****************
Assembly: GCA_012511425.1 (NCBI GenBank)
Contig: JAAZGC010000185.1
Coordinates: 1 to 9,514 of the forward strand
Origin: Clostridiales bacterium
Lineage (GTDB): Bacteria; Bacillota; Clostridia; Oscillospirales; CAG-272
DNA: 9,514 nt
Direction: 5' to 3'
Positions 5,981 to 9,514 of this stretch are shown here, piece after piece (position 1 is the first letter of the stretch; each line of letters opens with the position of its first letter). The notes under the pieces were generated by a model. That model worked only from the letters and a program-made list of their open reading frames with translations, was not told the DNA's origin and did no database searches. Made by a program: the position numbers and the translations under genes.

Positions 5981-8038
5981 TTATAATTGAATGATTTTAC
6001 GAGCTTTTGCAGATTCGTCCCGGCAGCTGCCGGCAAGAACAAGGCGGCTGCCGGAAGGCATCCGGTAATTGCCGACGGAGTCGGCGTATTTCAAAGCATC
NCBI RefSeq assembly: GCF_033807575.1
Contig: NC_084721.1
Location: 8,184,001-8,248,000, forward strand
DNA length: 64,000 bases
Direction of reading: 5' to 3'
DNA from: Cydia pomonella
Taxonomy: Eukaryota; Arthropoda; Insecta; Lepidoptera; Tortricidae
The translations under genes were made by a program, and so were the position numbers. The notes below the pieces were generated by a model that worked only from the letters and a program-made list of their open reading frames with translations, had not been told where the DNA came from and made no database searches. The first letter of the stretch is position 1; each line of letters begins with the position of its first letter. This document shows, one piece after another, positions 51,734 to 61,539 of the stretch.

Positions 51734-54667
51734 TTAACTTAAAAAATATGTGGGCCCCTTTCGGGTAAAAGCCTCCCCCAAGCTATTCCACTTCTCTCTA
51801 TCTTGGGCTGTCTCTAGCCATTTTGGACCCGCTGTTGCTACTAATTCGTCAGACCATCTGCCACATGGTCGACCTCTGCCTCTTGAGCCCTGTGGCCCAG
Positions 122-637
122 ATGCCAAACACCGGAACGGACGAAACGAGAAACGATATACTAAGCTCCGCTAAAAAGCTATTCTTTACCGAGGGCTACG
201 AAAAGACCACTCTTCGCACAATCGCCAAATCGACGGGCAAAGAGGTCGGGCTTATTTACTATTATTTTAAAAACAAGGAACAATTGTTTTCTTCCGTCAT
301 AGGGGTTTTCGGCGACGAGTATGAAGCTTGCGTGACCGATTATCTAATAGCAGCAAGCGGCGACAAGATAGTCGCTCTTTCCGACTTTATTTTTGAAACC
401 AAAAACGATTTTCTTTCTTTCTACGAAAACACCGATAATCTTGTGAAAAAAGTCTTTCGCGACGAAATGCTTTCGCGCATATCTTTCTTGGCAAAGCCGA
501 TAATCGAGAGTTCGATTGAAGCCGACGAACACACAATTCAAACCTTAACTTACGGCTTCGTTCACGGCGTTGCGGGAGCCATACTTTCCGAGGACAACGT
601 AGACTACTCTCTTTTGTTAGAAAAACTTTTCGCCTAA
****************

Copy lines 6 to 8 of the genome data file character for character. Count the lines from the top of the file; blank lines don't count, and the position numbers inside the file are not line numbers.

DNA: 9,514 nt
Direction: 5' to 3'
Positions 5,981 to 9,514 of this stretch are shown here, piece after piece (position 1 is the first letter of the stretch; each line of letters opens with the position of its first letter). The notes under the pieces were generated by a model. That model worked only from the letters and a program-made list of their open reading frames with translations, was not told the DNA's origin and did no database searches. Made by a program: the position numbers and the translations under genes.